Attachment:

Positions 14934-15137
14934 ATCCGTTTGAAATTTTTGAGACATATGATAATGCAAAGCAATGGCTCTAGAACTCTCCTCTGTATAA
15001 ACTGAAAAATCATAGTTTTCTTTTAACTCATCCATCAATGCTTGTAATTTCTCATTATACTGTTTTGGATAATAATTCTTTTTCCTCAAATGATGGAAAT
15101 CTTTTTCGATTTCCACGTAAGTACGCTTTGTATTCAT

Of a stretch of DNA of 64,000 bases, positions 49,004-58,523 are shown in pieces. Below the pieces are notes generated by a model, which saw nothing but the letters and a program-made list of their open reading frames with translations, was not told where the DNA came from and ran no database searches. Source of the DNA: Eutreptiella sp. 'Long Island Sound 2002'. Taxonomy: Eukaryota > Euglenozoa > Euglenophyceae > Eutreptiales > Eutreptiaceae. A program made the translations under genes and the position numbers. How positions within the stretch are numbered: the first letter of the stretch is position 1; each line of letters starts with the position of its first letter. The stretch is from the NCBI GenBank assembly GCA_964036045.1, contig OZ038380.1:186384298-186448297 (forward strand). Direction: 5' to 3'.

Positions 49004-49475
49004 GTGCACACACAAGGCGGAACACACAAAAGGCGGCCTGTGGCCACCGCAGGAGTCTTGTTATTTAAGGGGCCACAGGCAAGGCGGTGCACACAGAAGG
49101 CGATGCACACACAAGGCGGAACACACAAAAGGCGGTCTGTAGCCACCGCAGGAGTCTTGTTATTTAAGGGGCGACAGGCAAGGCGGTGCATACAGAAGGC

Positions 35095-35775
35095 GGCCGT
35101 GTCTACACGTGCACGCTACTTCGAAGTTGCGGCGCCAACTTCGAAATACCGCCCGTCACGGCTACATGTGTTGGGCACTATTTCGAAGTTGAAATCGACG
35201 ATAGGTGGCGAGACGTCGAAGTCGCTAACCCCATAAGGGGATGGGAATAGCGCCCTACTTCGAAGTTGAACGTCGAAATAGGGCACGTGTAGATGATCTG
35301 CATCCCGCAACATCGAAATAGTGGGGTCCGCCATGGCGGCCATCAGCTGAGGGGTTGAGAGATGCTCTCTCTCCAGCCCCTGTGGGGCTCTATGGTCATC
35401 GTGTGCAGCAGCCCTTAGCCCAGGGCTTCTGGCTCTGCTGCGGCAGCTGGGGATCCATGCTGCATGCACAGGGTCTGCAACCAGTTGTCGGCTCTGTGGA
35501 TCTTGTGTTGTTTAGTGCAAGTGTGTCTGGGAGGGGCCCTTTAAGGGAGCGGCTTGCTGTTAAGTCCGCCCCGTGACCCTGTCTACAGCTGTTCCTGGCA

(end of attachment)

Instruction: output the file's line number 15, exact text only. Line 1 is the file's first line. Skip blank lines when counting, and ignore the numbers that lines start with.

35501 TCTTGTGTTGTTTAGTGCAAGTGTGTCTGGGAGGGGCCCTTTAAGGGAGCGGCTTGCTGTTAAGTCCGCCCCGTGACCCTGTCTACAGCTGTTCCTGGCA